The PEOPLE, Plaintiff and Respondent, v. Augustine CASTANEDA, Defendant and Appellant.
STATEMENT OF FACTS
On December 28, 1974, appellant, a Mexican citizen and an illegal alien who spoke no English, was employed at a labor camp on Highway 140 in Merced. Room 7 at Camp No. 1 was shared on this date by Florentino Castaneda Ceja, Francisco Rodriguez Castaneda and Alfredo Castaneda Ceja.
In the late afternoon and evening of December 28, Florentino and Francisco met and had beer at the 140 Club on Highway 140 adjacent to the labor camp. Appellant came alone to the 140 Club early in the afternoon, left, and then returned sometime after Florentino and Francisco arrived. The 140 Club closed at 1:45 a.m. Francisco went into the bathroom just prior to closing time and saw appellant having an argument with the victim. A person clothed like the victim had gone into the bathroom prior to closing and prior to purchasing a pack of Marlboro cigarettes. Florentino left the bar at closing time alone and went back to the labor camp to sleep without noticing an altercation outside the bar. Francisco also left the 140 Club at closing time. Outside the bar he saw appellant and the victim having an argument during which appellant threw a six-pack of beer at the victim. Francisco and, apparently, Florentino decided to return to the labor camp. Francisco believed a fight was about to begin.
Approximately 15 or 20 minutes after Francisco and Florentino left the bar, appellant came to their room stating that he had been in a fight with a man and was going back to where the man was located. Appellant left the room and returned sometime later. He then demanded that Florentino and Francisco give him some money and that he would implicate them in the fight if they didn't do so. Appellant also stated words to the effect that he was going to make sure the man was dead; that he was going to finish killing him. Alfredo Castaneda Ceja, who was sleeping when appellant entered the room, heard him state that he had had a fight with a man. Alfredo saw the appellant take with him an iron bar with two hooks in it, although Florentino and Francisco did not see appellant take the bar.
The body of the victim was found the following morning, December 29, in a vacant lot off Highway 140 next to the 140 Club. The body was lying face up with arms outstretched. Dirt marks near the arms indicated that the victim had thrashed his arms back and forth like a man making ‘angels in the snow.’ There was a considerable amount of dirt on the face of the victim, although bloodstains appeared to have flown from the face toward the back. Pathologist James Andrew Wilkerson determined the cause of death to be ‘suffocation from multiple traumatic and physical injuries.’ Dr. Wilkerson described the injuries as including a 5 1/2 inch laceration across the eyebrows and bridge of the nose as well as numerous other lacerations on the face and skull, broken teeth, facial bones, jaw and a broken skull over the left eye. It was determined that the death had occurred at approximately 7 a.m., although the various wounds themselves could have been as much as 12 hours old. Because of the nature of the wounds, Dr. Wilkerson surmised that they were caused by a blunt instrument, possibly a brick, which struck the victim with considerable force.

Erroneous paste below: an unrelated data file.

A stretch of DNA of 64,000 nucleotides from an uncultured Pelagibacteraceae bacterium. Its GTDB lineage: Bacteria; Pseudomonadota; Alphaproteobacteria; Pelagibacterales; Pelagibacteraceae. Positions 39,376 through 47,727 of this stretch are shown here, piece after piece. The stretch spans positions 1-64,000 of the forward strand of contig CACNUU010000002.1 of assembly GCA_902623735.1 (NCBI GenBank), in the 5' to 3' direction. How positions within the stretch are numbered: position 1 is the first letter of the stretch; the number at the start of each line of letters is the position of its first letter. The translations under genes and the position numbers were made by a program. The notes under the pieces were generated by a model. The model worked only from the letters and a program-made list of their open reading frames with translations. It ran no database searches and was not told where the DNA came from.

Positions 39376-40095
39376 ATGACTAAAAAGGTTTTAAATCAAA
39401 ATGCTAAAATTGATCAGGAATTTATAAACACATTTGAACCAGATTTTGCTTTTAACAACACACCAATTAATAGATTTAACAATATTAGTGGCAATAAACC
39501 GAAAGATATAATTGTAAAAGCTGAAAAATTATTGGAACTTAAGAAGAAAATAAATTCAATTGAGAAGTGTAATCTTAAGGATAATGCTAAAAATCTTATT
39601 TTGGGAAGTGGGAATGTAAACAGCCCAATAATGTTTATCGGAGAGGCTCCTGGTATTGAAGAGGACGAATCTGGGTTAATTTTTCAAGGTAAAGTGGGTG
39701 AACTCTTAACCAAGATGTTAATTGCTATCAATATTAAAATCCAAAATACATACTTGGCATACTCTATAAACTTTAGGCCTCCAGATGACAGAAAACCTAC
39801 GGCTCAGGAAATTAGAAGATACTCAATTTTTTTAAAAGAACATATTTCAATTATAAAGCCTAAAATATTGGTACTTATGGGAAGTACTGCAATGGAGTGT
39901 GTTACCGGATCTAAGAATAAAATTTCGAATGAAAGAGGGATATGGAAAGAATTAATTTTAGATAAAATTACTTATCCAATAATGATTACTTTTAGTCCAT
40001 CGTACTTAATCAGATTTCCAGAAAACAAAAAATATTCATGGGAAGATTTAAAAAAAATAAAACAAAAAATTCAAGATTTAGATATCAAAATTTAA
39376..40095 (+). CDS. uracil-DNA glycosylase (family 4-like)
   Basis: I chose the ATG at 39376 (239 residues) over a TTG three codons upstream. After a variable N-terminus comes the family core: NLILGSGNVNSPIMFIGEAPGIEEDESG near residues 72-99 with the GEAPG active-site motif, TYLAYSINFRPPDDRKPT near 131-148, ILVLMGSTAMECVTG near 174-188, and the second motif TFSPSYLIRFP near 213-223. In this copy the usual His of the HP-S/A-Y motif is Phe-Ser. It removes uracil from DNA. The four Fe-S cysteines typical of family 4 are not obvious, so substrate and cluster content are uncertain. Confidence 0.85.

Officer David Hammond of the Merced County Sheriff's Office found amounts of broken glass, rocks and bricks around the victim which appeared to be marked with blood. He also found a package of Marlboro cigarettes in the victim's clothing from which one or two cigarettes were missing. The iron bar described by Alfredo was not found.
Appellant was arrested by Officer Hammond at 10:30 a.m. at the World Gas Station on 13th and J Streets in Merced.
EXTRAJUDICIAL STATEMENTS OF APPELLANT
Appellant makes several contentions concerning two extrajudicial statements which he made to the police and which were introduced by the People as rebuttal evidence. Appellant was interrogated on December 29, 1974, and January 2, 1975. During the December 29 interrogation appellant stated that he, Francisco and Florentino had killed the victim in a fight and that he had hit the victim with a brick. During the January 2 interrogation appellant answered affirmatively when asked whether he had told Francisco and Florentino that he had killed the victim.
Appellant contends that it was misconduct on the part of the prosecutor to introduce the statements in rebuttal. The contention is without merit for two reasons: First, appellant failed to object to the introduction of the statements on the specific ground that they were not proper rebuttal or impeachment evidence. As the order of proof lies within the sound discretion of the trial court (Pen.Code, s 1094), the absence of a specific objection to the rebuttal testimony constitutes a waiver of the right to claim the trial court abused its discretion. (Evid.Code, s 353, subd. (a); People v. Mosher, 1 Cal.3d 379, 399, 82 Cal.Rptr. 379, 461 P.2d 659.)